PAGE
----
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Column III

Although the Sarbanes-Oxley Act doesn't directly affect state and local governments, it is an incentive for public sector managers to make certain that their houses are in order, instead of waiting until regulations force them to act.

Jim Shanks

Depending on your point of view, the Sarbanes-Oxley (SOX) Act takes a giant step toward greater accountability in corporate America, or it is one more example of regulatory intrusiveness. Either way, since SOX is a private sector concern, managers in state and local governments may have dodged a regulatory bullet. For now, no federal SOX-like mandates directly affect them.

That may soon change. The new edition of the Office of Management and Budget’s Circular No. A-123 presses federal agencies to get their financial houses in order, and many observers expect that similar rules will trickle down to state and local jurisdictions. As a result, a “wait-and-see” approach is being replaced with a “now’s-the-time” attitude at some proactive governments like the Village of Bolingbrook, Ill.

Greg Dover, IT director of the municipality, is preparing for what he believes is the regulatory future by installing a new enterprise resource planning system with accounting software, e-mail and storage server technology. (See “Crunching the Numbers ” on page 43.)

Even without new federal legislation, state and local governments have not escaped the movement toward tighter accountability in the public sector. A number of regulations have been written at the state level for managing and archiving records of all types, whether they’re financial documents or e-mail communications. Many states, including Iowa and Wisconsin, have already instituted data-retention rules for archiving public records and strategies for transitioning from paper to electronic files.

A Cooperative Effort

What does all this mean for government IT managers? First, technology specialists need to work in concert with business managers to update financial processes in order to assure that data and procedures are consistent across the organization. Governments also need to evaluate how they’re capturing and retaining information, and whether they can quickly retrieve needed files if, for example, a legal question arises.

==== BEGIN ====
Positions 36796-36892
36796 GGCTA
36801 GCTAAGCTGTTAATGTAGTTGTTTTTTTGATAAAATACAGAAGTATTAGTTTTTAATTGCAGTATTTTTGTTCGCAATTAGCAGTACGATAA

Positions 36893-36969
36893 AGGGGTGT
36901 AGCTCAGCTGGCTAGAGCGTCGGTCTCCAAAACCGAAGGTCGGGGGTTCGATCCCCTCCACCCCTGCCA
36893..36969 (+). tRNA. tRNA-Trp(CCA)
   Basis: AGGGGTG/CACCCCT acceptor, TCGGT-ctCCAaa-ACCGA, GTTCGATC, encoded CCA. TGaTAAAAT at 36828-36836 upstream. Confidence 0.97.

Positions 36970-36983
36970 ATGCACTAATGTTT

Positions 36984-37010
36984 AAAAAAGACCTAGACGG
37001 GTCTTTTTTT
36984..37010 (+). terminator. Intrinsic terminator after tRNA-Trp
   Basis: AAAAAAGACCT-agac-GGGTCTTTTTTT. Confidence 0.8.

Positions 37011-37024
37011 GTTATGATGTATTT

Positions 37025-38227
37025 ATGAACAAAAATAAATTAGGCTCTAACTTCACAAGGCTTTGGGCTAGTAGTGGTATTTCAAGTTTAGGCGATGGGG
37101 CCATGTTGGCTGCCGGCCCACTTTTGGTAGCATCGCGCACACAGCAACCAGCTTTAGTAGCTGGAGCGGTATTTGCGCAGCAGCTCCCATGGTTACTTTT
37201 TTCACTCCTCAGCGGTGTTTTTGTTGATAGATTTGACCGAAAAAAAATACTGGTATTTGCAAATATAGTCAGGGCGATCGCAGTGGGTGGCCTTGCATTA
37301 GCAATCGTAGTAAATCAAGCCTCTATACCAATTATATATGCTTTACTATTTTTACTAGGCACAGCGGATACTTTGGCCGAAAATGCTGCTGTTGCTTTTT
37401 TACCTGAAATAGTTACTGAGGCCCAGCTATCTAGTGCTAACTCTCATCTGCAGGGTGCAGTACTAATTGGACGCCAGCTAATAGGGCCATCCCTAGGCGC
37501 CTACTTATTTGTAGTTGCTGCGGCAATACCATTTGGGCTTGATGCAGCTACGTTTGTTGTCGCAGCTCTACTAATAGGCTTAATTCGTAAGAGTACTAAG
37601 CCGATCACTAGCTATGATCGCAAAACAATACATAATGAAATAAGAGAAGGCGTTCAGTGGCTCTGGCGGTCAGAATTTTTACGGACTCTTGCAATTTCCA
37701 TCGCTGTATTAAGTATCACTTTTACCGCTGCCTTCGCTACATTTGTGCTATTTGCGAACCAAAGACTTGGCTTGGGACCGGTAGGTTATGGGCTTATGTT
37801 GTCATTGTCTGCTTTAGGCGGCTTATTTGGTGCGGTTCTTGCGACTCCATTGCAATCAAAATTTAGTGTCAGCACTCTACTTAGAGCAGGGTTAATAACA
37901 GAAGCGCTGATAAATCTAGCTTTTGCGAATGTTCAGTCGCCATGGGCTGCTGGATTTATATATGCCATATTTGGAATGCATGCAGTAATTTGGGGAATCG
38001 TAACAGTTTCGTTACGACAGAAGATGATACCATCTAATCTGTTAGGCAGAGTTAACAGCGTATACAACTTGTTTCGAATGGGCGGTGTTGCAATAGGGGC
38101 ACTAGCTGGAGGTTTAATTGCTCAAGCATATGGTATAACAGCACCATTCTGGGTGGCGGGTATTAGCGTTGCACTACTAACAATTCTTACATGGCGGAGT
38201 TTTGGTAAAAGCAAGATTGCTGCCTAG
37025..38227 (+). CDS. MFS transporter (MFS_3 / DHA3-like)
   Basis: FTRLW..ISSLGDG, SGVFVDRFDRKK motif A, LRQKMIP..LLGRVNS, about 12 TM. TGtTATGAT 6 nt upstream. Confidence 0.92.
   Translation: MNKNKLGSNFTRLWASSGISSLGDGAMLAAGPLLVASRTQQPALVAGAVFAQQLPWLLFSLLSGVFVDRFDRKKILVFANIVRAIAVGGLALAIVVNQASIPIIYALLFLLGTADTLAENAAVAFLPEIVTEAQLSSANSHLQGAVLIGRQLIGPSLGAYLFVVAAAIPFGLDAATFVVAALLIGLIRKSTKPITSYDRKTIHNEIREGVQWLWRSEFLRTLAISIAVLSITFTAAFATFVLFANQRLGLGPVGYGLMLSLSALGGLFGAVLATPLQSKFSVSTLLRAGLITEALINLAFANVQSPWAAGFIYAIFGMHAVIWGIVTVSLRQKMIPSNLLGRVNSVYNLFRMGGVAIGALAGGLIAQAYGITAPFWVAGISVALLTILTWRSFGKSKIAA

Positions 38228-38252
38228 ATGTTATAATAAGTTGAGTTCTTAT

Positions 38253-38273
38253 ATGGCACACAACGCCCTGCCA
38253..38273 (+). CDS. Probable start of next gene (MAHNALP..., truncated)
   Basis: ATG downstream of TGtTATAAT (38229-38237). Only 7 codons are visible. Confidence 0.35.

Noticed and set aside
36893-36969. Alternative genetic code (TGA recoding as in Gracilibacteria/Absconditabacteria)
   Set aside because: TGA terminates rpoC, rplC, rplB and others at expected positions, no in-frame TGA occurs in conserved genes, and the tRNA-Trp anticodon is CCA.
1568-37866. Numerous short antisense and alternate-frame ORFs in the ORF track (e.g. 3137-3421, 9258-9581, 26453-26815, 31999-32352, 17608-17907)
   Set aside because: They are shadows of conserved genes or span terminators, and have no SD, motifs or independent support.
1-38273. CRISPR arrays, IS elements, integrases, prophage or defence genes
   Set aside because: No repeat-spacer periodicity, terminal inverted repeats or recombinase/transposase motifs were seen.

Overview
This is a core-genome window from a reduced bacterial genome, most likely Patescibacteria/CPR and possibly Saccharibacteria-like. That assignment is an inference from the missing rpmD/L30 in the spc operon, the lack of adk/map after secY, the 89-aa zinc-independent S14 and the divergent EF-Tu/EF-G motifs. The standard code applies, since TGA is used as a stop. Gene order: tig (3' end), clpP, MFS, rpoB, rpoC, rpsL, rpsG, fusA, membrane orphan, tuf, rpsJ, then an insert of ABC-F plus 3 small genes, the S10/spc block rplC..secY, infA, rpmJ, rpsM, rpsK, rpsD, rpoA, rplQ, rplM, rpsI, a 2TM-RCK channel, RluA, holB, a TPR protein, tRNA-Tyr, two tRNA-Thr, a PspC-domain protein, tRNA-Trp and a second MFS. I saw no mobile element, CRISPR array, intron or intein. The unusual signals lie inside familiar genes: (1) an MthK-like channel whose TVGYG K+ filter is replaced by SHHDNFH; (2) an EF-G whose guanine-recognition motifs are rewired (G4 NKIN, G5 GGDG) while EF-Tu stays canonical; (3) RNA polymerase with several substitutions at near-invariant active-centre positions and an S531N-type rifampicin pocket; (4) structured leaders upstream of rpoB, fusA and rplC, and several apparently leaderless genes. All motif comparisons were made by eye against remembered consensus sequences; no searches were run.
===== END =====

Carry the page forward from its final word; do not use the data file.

This evaluation should begin at a 10,000-foot level and methodically drill down to individual technology components to make sure that adequate storage systems—including backup and retrieval technology—are in place. Along with honing the technology, IT is often in the best position to lead cross-departmental efforts to develop policies and procedures for storing and disposing of files and e-mail communications.

The task of managing electronic records and e-mails may be facilitated with the newest information life cycle management programs, especially if developers tailor them for the public sector. The programs send files to the most efficient and cost-effective storage systems, based on how important the files are and how frequently the organization accesses the information in them.

Again, this isn’t a job for one person or one department. Rather, it’s something that requires collaboration from IT, the business staff, legal representatives and administrators.

Finally, state and local governments should use this opportunity to reassess their present processes. Don’t just transfer existing archiving policies born in a paper-based world into new electronic procedures. Look for ways to eliminate redundancies, plug gaps and optimize how critical information is managed.

The catalyst for change brought on by SOX’s influence can be good for government. But the likelihood of positive change, rather than legal headaches, increases when state and local governments act voluntarily—not when they’re up against a regulatory deadline.

Oct 31 2006

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